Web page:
(11)  D/EX1614/8/1 (BRO). With thanks to the Berkshire Record Office.

© Evelyn Williams 2012

PDF here: 23 3B’s and allotments

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Scours Lane

The Gate to Scours Lane Allotments

The walk from my allotment at Waterloo Meadows to Scours Lane via Prospect Park is about four miles. It is an interesting walk that takes you up hill from the valley of the Kennet and down to the Thames.

Reading Borough Council has a long relationship with land along the Thames. On the north bank, Caversham Court was purchased in 1931 (1) and on the south bank of the Thames, land for the Thameside Promenade was acquired in 1907 (2).  Tilehurst was incorporated in the 1911 Reading boundary extensions. One of the drivers for the inclusion of Tilehurst, was its need for sewage improvements. Bradfield Rural District Council had been considering the erection of its own sewage works at Scours Lane. This was not something that Reading were happy to see happen so close to the Promenade.

Water Pump

The area here between the railway line and the river is home to Reading Town FC football stadium, a sports ground, and the allotments. It is next to the Reading Festival site on the east. Along the river it can be reached by the Thames Path which continues along the bank beyond the Promenade, leaving the River briefly with a steep climb up to the Oxford Road at the Roebuck Inn and down again into Purley and Mapledurham Lock.

Almost a Cottage Garden

Allotments first appear on 1931 maps of this area on the field adjacent and to the west of the current allotment site. In 1950 the owner was approached but did not want to sell the land and the process of compulsory purchase of 13.516 acres for allotments began (3). Early in 1958, Tilehurst Horticultural Association informed the committee that allotment holders had been given notice to quit with effect from February 1959, presumably this was from the existing private allotment site. The committee resolved to draw the attention of the Town Planning and Buildings Committee to this (4). Later in the year the tenants petitioned the corporation to acquire land near the allotments (5). At the end of 1960 the compulsory purchase of a larger piece of land went through and 36.463 acres between the Thames and the railway line were purchased (6). A sports ground was to be provided on some of this land and the committee noted that the allotments requirements should be borne in mind (7). 1960 maps show the area as allotments. Finally in 1966 it is recorded that 13.516 acres were allocated for allotments (8).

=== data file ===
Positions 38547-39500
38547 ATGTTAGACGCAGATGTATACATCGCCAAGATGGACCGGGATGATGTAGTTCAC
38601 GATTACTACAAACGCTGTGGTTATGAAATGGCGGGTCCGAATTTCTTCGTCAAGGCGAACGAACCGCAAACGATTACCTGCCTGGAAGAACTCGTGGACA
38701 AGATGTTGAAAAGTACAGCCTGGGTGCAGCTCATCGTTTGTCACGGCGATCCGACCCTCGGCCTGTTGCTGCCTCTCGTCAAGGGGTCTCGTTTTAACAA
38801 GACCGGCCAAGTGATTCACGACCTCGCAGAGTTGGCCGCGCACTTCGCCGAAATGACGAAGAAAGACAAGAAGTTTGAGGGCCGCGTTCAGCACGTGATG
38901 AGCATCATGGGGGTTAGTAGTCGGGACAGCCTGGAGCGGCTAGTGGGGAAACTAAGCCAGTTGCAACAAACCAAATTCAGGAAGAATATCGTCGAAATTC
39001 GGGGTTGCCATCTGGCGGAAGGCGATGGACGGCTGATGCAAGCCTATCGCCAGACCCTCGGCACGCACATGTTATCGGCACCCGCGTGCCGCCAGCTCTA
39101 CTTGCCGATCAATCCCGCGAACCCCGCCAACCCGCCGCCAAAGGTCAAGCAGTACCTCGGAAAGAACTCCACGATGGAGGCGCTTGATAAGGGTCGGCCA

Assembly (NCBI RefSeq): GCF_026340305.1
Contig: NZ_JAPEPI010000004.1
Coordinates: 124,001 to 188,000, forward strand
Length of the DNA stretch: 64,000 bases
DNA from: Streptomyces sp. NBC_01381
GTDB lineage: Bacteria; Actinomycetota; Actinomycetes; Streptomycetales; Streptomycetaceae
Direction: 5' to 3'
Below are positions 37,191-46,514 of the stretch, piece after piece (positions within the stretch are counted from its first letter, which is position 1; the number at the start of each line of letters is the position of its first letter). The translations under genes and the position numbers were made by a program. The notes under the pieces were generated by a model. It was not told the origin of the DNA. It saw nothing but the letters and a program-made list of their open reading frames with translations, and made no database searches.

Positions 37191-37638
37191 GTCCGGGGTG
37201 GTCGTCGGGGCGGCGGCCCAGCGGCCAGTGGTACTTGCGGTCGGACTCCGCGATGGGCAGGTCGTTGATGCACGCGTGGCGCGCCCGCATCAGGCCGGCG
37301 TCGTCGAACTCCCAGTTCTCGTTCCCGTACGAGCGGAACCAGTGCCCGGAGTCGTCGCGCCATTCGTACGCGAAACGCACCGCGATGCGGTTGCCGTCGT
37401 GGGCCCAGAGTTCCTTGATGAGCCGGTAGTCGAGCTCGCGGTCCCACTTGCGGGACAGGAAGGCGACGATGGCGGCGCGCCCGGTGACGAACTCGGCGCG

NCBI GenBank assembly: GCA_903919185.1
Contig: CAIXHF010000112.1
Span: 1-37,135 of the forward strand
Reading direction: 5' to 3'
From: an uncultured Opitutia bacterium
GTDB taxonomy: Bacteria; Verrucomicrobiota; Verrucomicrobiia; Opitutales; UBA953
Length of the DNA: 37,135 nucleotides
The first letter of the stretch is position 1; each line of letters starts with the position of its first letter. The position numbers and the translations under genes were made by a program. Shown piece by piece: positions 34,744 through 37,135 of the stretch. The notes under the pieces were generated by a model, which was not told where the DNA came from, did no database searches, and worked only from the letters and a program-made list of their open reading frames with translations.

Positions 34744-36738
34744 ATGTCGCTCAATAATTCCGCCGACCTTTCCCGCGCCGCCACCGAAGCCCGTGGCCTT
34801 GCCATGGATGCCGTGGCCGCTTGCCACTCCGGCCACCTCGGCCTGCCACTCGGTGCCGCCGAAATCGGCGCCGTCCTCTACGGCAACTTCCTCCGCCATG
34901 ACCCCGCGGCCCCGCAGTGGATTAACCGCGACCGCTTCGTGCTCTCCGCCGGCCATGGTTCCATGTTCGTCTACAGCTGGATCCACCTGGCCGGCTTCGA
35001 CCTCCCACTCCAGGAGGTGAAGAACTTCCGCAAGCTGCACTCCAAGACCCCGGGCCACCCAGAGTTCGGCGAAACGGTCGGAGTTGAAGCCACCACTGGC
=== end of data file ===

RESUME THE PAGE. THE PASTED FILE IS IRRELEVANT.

Recycling meets Industrial Art

The site’s special character is its uniqueness for the number of completely closed-in private plots and also some exceptionally beautiful plots. In the allotment categories for Reading in Bloom 2012 Scours Lane allotment holders won in both categories: most attractive and most diverse.

 

Wildflowers

FACT PANEL

No. of plots: (9) 203
Full plot equivalent: (10) 180.7
Date allotments established: by 1960, recorded 1966
Date taken on by Council: 1960
Previous use: open land/ farm
Status: (11) Statutory

References

 

(1)    See the chapter on Caversham Court Allotments.

(2)    Alan Alexander, Borough Government and Politics. Reading 1835-1985.

(3)    Allotments and Smallholdings committee minutes 20 March 1950. R/AC1/3/103. (BRO)

(4)    Allotments and Smallholdings committee minutes 17 March 1958. R/AC1/3/123. (BRO)

(5)    Allotments and Smallholdings committee minutes 14 July 1958. R/AC1/3/125. (BRO)

(6)    Allotments and Smallholdings committee minutes 19 September 1960. R/AC1/3/129. (BRO)

(7)    Allotments and Smallholdings committee minutes 19 November 1962. R/AC1/3/133. (BRO)

(8)    Allotments and Smallholdings committee minutes 17 January 1966. R/AC1/3/139. (BRO)

(9)    November 2008 Report to the Green City and Open Spaces Forum, 19 November 2008. Allotment Provision and Plan Update. Director of Environment Culture and Sport. Adjusted to include the 68 additional plots for tenants displaced from Cow Lane.

(10)  November 2008 Report to the Green City and Open Spaces Forum, 19 November 2008. Allotment Provision and Plan Update. Director of Environment Culture and Sport.

(11)  Reading Borough Council 2005 Allotment Plan.

© Evelyn Williams 2012

PDF here:22 Scours Lane